Every one of us has the opportunity have our organs donated upon our death. How do we make that decision? What factors should we consider? There is a clear need, but bioethical concerns cloud the issue. Interestingly, organized religion poses few obstacles. Let's explore together.Organ transplants save lives every day. If a transplant is not possible due to organ condition or match failure, the organ can still be used forresearch or education. Researchers use normal as well as diseased organs and tissues for study, and vast numbers of people benefit from the resulting medical advancements. The world's major religions accept the concept of organ donation in at least some form. Most religions, including the Catholic Church, support organ donation on the grounds that it constitutes an act of charity and provides a means of saving a life. Some religions impose restrictions on the types of organs that may be donated, or on the means by which organs are to be harvested or transplanted. For example, due to their prohibition of blood transfusions, Jehovah's Witnesses require that organ be drained of blood prior to transplant. Muslims require that the donor provide written consent in advance. Orthodox Judaism considers organ donation obligatory if it will save a life, as long as the donor is considered dead as defined by Jewish law. A few groups do oppose organ transplantation or donation, including many who follow Shinto practices, and Gypsies. There is an enormous shortage of donor organs.This could not be truer than with the increasing need for kidneys. Kidney failure is brought on by rising age, diabetes and hypertension, and all three of these categories are growing in size. Spain boasts the highest organ donation rate in the world, with 35.1 donors per million people. This rate compares to 24.8 donors per million in Austria, and 22.2 donors per million in France. The Spanish transplant system is one of the most successful in the world, but it still can't meet the demand, and 10% of those needing a transplant die while still on the transplant list. Under Spanish law, every death can provide organs unless the donor expressly specified otherwise (while still living!). Organ donation is becoming an important bioethical issue. For example, prisoners here in the United States are not discriminated against as organ recipients and are equally eligible for organ transplant as the general population. In 1976, the Supreme Court ruled that withholding health care from prisoners constituted "cruel and unusual punishment." Of course, many are uncomfortable that an organ transplant and follow-up care can cost the prison system up to $1 million, and that an organ transplant to a prisoner may well deprive another citizen of that organ and a possibly life-saving surgery. Another ethical issue involves whether to give liver transplants to alcoholics who may be in danger of relapse. Should organ transplants be allowed for drug abusers, those with reckless lifestyles, older patients, etc.? With a limited supply of organs to transplant, these become complicated and difficult bioethical social issues. Because demand for organs far outpaces supply, a black market, often referred to as transplant tourism, exists. Black markets are, by their nature, unregulated, and not surprisingly the rich take advantage of the poor. Those who support a black market argue that the poor are in desperate need of the money. Follow-up studies have actually been conducted on those donors who sold a kidney in countries where organ sales are legal. These studies show that a majority of donors have extreme regret, and if given the chance to repeat the procedure, they would not. In addition, many study participants reported an actual decline in economic status following the procedure, despite income from the donated organ. Even more frightening black market cases have involved suspected cases of organ theft, including murder. Supporters of a legal organ market claim that the black-market system encourages such tragedies, and that regulation could prevent them. Opponents claim that such a market could encourage criminals by making it easier to claim that a stolen organ was legal. Needless to say, this issue is far from resolved. In 1999, eBay was involved in an organ scandal. An auction for "one functional human kidney" reached a bid of $5.7 million before it was blocked by eBay. In the United States, the sale of human organs is punishable by up to five years in prison and a $50,000 fine. An exciting but hugely controversial new field has arisen with great potential for providing organ supplies: cloning. A cloned organ would run no risk of rejection, since it would be a perfect match. However, the use of cloning to produce organs with an identical genotype to the recipient has issues all its own. Consider the ethics of cloning an entire person for the express purpose of being destroyed for organ procurement! Currently, stem cell research is investigating using cloned stem cells to grow only a new organ. This research shows enormous promise, despite the bioethical and religious issues still unresolved. There is simply no replacement for having available a real human body when it comes to teaching and research. I would urge all of us to give organ or full body donation serious consideration. It will truly help in the discovery of cures for many debilitating conditions such as cancer and Alzheimer's disease, in the development of new medicines, in the study of human anatomy, and in perfecting new surgical procedures. As a medical student, one of my most important classes was Human Anatomy and Dissection, and I clearly recall that each donation was highly valued, and treated with the utmost humanity, compassion and respect. Many years have passed, and my oldest daughter just finished the very same human anatomy course in her own medical school. She describes a ceremony held before the course began, attended by both medical students and donor families, where the donor families were personally thanked for their amazing and precious gift. Here are some steps you can take to become an organ donor: •Register with your state donor registry: www.DonateLifeCalifornia.org/register/ •Sign a donor card and carry it with you until you renew your driver's license, at which time your decision can be designated on your driver's license. •Talk to your family now about your decision to donate. Help them to understand your wish to be an organ and tissue donor, before a crisis occurs. I wish you and future generations the gift of a long and healthy life! Dr. Alan Frischer is former chief of staff and former chief of medicine at Downey Regional Medical Center. Write to him in care of this newspaper at 8301 E. Florence Ave., Suite 100, Downey, CA 90240.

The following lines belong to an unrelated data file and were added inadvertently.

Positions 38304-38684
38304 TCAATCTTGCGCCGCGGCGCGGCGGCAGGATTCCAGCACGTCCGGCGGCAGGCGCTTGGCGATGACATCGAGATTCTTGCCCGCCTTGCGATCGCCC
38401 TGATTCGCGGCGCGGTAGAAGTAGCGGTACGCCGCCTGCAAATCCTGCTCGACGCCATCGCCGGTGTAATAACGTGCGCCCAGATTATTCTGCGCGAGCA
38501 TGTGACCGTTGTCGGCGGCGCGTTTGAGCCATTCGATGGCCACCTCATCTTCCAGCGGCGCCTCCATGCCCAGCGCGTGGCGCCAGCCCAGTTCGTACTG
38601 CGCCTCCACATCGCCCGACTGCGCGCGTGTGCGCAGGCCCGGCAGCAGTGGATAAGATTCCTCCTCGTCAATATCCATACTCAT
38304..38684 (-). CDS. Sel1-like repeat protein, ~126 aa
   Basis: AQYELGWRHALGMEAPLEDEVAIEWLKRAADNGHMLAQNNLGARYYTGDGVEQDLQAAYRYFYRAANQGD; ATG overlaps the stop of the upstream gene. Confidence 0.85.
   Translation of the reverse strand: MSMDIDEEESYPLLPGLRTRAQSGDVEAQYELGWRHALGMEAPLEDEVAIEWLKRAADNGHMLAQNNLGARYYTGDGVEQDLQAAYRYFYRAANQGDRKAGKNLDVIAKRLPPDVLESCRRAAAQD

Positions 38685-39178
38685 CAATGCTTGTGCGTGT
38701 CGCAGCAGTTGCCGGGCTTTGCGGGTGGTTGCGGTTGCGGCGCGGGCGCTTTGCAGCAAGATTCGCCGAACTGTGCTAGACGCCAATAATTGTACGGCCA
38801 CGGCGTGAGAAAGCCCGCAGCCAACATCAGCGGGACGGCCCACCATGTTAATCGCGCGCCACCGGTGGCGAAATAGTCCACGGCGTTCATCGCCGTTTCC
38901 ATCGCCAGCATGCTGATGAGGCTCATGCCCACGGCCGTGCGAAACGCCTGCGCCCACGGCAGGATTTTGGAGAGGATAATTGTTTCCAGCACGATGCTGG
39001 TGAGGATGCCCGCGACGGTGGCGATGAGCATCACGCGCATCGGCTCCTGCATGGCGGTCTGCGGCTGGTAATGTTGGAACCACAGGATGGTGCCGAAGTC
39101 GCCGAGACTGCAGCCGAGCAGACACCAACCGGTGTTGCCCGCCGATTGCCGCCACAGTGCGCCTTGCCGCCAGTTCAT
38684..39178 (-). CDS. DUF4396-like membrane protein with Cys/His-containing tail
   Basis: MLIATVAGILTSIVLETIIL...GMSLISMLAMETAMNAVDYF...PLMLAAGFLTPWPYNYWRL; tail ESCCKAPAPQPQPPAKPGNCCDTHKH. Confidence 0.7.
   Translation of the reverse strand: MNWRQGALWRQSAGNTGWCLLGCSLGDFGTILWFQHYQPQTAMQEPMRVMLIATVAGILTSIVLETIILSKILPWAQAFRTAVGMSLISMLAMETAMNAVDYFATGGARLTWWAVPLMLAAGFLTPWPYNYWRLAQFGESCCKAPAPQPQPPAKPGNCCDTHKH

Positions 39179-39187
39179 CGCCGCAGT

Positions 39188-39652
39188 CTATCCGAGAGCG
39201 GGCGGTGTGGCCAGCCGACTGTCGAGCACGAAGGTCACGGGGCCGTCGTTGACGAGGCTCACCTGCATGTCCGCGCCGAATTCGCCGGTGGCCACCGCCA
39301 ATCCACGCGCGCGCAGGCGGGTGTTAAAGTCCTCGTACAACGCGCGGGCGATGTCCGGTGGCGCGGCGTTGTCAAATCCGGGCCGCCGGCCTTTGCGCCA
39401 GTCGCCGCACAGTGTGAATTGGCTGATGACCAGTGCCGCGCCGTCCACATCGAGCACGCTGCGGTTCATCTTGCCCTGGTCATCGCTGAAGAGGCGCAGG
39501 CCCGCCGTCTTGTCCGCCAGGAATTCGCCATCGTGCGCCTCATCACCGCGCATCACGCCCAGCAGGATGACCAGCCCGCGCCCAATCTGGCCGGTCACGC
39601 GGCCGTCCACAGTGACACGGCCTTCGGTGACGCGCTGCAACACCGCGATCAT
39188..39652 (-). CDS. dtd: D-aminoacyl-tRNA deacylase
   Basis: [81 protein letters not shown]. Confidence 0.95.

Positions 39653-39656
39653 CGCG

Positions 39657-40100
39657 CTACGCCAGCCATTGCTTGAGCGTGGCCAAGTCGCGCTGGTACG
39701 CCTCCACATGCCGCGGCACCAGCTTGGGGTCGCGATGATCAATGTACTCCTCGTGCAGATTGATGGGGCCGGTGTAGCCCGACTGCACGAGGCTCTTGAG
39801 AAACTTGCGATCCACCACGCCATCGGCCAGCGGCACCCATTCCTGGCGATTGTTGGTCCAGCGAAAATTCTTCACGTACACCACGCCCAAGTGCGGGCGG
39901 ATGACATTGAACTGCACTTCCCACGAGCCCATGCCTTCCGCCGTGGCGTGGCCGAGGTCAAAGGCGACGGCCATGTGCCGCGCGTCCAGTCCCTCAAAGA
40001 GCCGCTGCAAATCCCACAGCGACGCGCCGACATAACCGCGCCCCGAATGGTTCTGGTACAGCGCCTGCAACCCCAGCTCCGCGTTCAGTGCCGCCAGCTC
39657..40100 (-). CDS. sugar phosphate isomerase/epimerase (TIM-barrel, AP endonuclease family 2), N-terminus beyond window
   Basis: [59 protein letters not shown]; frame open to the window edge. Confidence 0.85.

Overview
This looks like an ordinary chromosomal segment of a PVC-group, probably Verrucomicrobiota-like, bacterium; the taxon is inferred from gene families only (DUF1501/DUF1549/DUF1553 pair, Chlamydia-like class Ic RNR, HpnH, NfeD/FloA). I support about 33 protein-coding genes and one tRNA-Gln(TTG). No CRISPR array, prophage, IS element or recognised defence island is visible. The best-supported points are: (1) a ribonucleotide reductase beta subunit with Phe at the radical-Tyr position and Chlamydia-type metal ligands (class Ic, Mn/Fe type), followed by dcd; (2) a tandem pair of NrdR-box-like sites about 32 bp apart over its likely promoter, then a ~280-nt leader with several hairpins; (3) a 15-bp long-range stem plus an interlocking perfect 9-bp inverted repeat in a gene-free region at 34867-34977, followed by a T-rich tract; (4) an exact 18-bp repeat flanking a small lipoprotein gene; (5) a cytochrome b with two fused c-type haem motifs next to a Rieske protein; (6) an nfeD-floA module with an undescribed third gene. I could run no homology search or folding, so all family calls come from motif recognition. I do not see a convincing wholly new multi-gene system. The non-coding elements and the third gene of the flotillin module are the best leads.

********** Published: January 13, 2011 - Volume 9 - Issue 39